Andy Parker, an independent filmmaker based in West London, has a passion for visuals and loves to tell stories through imagery. His work is inspired by strange and surreal atmospheres in which he tries to create a new world for the audience to immerse themselves in. He also does a lot of Time Lapse Photography. For him, they represent everyday scenes in a new and interesting way making them enjoyable and engaging to watch.
Below is an interview of him about Women's Annex, Afghanistan, Central and South Asia.
FA: What are some of the recurring themes you explore in your films?
AP: My films tend to explore more surreal themes with emphasis on atmosphere and telling stories in unique ways. I like to experiment with different filmmaking techniques to communicate my stories across, for example the use of time-lapse photography.
FA: Generally, approximately how many women do you work with on your productions (cast and crew)? Can you tell us about the dynamics of working with women and whether it's different from working with male co-workers?
AP: It varies! Sometimes I will work with mostly women, other times there will be more men. Working with women on set is not too different from working with men. Everyone who has turned up on a film shoot wants to do the best the job they can and make the film the best it can be, so it doesn’t matter to me if you are male or female. Although, I have found that women tend to be a lot more social than men which means they are always great to work with!
FA: How can women be empowered through fine arts, especially a medium like filmmaking?
AP: Fine arts and filmmaking allow you to honestly express yourself and share your beliefs, ideas and creations with a worldwide audience, especially with the use of the internet and social media. This can be incredibly empowering for any artist/filmmaker.
FA: What do you think of Women's Annex and its operation in Afghanistan, Central and South Asia?
AP: I think it’s fantastic! The emancipation and empowerment of women on a global scale is incredibly important both socially and economically. Everyone deserves the right to have financial independence as well as the ability to get their voice heard, regardless of their gender, race or nationality. I believe Women’s Annex is playing a very important role in giving women this great opportunity.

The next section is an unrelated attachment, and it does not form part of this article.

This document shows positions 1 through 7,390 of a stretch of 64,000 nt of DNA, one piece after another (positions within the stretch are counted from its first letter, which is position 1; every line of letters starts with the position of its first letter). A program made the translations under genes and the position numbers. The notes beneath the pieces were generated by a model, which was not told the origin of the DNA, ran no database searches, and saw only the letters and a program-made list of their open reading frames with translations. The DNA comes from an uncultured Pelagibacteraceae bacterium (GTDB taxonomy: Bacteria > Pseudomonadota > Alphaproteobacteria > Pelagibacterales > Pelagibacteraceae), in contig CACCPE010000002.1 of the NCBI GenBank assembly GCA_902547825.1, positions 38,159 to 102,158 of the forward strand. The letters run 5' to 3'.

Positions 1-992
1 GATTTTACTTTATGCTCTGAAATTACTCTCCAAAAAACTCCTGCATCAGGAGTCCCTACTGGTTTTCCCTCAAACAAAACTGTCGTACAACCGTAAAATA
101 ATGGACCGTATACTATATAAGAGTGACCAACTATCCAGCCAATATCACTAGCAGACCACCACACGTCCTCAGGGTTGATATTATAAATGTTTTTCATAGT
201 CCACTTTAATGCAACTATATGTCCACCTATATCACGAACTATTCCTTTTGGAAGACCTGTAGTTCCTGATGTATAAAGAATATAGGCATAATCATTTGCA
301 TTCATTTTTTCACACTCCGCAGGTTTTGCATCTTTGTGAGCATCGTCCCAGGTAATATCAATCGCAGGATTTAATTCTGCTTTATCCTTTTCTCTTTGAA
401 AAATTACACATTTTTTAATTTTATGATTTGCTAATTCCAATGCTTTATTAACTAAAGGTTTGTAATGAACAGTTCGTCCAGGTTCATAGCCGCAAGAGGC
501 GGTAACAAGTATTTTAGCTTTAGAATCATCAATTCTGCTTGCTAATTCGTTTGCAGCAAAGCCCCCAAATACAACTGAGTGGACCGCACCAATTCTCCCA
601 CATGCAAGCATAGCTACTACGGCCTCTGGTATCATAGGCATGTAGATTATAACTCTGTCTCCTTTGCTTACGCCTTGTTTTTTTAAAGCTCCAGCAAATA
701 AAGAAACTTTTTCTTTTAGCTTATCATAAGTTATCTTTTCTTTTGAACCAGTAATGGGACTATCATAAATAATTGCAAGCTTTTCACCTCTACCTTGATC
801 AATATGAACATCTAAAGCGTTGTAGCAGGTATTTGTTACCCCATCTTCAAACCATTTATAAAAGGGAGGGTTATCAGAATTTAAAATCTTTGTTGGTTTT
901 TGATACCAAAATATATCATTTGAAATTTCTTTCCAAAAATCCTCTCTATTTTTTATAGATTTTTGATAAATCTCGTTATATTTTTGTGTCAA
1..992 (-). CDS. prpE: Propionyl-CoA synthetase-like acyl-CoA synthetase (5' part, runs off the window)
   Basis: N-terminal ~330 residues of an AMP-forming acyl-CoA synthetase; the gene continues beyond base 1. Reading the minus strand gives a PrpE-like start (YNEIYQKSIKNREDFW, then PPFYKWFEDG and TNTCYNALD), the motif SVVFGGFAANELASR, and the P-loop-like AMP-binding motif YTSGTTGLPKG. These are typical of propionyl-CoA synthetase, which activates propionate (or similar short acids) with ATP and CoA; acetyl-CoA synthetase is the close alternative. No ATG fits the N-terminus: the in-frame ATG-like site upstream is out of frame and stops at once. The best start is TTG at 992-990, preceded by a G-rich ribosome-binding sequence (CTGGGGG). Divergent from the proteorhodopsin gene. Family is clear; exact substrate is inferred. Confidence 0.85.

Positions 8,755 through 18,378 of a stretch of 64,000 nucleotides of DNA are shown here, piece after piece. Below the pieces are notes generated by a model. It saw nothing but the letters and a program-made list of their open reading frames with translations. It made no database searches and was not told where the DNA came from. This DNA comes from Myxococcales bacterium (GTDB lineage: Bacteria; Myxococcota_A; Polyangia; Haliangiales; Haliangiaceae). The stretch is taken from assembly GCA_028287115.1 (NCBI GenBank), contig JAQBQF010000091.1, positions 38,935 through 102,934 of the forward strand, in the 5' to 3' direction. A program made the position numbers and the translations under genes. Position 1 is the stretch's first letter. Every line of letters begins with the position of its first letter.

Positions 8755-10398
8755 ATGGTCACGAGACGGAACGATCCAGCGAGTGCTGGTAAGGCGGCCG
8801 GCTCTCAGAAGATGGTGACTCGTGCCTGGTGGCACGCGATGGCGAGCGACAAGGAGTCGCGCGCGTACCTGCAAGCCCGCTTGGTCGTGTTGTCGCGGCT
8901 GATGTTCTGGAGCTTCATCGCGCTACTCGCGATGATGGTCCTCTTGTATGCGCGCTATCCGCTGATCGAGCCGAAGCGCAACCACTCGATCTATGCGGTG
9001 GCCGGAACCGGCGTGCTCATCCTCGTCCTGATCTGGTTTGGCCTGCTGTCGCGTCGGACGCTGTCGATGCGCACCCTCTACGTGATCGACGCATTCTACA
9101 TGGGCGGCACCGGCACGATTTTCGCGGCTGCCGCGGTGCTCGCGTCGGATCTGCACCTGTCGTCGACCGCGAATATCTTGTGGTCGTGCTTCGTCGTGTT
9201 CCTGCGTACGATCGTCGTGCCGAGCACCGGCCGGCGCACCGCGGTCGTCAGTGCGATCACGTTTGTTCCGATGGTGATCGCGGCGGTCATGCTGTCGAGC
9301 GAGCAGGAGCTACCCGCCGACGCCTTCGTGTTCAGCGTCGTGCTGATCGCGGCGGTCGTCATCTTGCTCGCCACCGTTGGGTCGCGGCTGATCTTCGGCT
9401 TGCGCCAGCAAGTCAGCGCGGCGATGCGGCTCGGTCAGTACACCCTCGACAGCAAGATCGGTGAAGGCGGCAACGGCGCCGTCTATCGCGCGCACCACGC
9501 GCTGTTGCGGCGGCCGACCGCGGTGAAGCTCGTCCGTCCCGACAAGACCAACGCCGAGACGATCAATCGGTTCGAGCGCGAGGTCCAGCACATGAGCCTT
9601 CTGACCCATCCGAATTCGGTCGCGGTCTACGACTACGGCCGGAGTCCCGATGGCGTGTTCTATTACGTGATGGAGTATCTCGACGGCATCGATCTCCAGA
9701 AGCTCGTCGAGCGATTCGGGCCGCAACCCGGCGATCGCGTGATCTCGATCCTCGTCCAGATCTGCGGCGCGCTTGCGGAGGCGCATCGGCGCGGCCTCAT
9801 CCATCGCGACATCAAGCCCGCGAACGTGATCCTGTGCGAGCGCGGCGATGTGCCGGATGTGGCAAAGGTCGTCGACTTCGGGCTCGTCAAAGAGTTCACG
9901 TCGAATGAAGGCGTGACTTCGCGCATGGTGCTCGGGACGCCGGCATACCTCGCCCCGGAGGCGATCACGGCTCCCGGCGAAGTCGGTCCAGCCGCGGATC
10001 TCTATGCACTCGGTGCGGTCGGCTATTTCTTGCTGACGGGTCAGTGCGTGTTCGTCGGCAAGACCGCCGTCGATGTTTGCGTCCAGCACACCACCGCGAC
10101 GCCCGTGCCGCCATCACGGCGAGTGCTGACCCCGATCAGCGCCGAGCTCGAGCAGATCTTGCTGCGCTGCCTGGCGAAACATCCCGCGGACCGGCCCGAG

FA: Can your work be used as a source of inspiration for filmmakers in Afghanistan, Central and south Asia? If yes, how so? In other words, do you consider yourself a “Thought Leader”? If so, what do you think your influence is on your audience?
AP: I think anyone who is creating a form of art and sharing that art with a large audience can be considered a "Thought Leader”. With the use of the Internet, you are able to share your work with a worldwide audience and by doing so, you have the ability to get your voice heard around the world. I hope that some of my work can be a source of inspiration for filmmakers in Afghanistan in the sense that most of my films have been created on a very low budget with few resources. I hope it shows that absolutely anyone is able to make a film. Also, I hope that my work online shows the opportunity available to connect and share your own films with a global audience.
FA: Where do you see the future of developing countries like Afghanistan? Do you think filmmaking and social media can help improve their economy and education system?
AP: I see the future of developing countries, as well as all other countries, becoming more globalized and connected through the use of the Internet, social media and filmmaking. Now that more and more developing countries like Afghanistan are gaining easier access to the Internet, they are able to learn more, share their work/films and connect with a worldwide audience. This, I believe, will absolutely help improve their economies and education systems.